There are many indicators when someone’s relationship with alcohol begins to enter dangerous territory. Here is what to look out for.

Mild Alcohol Misuse & Binge Drinking

  • Frequent exceeding of recommended limits Regularly drinking over 14 units a week.
  • Drinking almost every day: Rarely having a break from alcohol.
  • Episodic binge drinking: Engaging in episodes of heavy drinking exceeding six units in a single session.
  • Regular hangovers: Suffering physical discomfort after drinking too much alcohol.
  • Memory lapses: Not remembering what happened while you were under the influence of drink.

Alcohol Dependence & Addiction

  1. Consistently exceeding recommended units: Drinking more than 14 units of alcohol every week or regularly binge drinking.
  2. Developing a tolerance: Requiring more alcohol to feel the same effect, noticing the amount you drink increasing over time.
  3. Withdrawal Symptoms: Experiencing physical or psychological symptoms when not consuming alcohol, including tremors, anxiety, or irritability.
  4. Neglecting Responsibilities: Prioritising alcohol use over the rest of your daily life, sidelining work or personal relationships.
  5. Failed Attempts to Quit: Repeated unsuccessful attempts to cut down or stop drinking.

If You’re Unsure About Your Drinking Habits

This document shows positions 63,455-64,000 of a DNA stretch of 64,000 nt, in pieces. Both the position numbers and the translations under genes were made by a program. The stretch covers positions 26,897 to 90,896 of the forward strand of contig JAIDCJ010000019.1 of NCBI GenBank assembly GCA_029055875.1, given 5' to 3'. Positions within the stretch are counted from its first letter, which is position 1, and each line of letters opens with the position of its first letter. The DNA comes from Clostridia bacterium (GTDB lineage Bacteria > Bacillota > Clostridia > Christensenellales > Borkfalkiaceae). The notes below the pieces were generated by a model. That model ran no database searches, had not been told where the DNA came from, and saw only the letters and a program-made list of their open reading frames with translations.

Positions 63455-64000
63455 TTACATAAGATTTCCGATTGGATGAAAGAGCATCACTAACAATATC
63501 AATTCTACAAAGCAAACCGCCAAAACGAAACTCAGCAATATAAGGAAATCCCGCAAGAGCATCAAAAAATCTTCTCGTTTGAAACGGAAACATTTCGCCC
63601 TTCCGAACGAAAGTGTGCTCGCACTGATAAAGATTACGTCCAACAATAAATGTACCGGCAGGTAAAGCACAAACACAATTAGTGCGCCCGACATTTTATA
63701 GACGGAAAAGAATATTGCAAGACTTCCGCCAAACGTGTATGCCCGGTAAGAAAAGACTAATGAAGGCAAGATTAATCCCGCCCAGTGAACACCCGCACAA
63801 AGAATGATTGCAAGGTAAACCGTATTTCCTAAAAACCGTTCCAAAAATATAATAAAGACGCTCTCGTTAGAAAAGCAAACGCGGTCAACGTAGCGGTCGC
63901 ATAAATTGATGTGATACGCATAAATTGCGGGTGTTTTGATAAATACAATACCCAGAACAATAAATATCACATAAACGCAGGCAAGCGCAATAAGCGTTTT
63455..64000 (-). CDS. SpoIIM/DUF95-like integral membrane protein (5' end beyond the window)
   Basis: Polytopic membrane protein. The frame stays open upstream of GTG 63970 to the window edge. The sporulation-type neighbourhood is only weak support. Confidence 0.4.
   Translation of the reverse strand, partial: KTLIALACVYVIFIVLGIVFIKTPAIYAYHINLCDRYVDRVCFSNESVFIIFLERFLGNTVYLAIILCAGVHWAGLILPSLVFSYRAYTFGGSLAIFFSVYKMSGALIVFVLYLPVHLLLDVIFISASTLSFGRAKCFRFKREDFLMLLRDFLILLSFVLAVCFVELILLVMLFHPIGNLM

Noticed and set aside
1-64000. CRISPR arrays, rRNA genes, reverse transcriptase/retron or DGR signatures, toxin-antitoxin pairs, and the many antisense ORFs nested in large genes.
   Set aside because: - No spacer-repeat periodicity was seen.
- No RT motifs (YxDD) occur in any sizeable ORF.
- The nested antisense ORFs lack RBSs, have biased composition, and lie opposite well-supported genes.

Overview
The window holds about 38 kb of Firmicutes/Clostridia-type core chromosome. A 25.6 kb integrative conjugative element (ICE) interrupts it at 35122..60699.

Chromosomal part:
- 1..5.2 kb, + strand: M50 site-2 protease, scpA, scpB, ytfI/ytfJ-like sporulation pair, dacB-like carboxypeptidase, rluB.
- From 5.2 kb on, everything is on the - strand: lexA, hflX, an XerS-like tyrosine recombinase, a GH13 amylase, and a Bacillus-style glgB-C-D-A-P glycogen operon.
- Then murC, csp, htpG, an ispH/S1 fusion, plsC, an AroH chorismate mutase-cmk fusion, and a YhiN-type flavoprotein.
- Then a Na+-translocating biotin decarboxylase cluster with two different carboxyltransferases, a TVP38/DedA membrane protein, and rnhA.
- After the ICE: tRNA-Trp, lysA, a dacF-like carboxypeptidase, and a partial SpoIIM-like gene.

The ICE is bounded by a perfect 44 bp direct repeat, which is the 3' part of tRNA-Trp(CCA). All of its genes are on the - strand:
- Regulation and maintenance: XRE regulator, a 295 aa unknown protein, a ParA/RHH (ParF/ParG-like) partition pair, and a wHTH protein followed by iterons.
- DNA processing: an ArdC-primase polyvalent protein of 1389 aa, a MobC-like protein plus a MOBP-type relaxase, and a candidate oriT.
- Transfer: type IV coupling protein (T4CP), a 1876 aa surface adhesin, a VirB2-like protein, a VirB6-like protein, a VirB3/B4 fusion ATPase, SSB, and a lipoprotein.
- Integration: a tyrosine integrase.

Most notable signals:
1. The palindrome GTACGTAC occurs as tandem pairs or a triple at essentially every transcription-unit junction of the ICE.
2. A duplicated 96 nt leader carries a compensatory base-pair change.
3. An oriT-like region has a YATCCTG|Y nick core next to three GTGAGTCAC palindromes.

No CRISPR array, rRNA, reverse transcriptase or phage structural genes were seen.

The CAGE Questionnaire is a screening tool that clinicians use to detect substance abuse problems. It has a high success rate in detecting problem drinking – even though it consists of just four questions.

Take your time, and answer the following:

1.Have you ever felt you should cut down on your drinking?
2.Have people annoyed you by criticizing your drinking?
3.Have you ever felt guilty about drinking?
4.Have you ever felt you needed a drink first thing in the morning (an "eye-opener") to steady your nerves or to get rid of a hangover?

If you answer yes to two or more of these questions, we recommend you seek out support.

Castle Craig provides a free assessment, so if you are concerned about your drinking, feel free to reach out. Our clinic offers a friendly and caring environment to help you overcome alcohol abuse.

The CAGE questionnaire provides a quick way to assess your relationship with alcohol and can be a valuable tool in promoting self-awareness. It’s also very simple to remember – CAGE is an acronym for the four questions of this preliminary test: Cut, Annoyed, Guilty, and Eye-opener.

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What are the Risks Associated with Problem Drinking?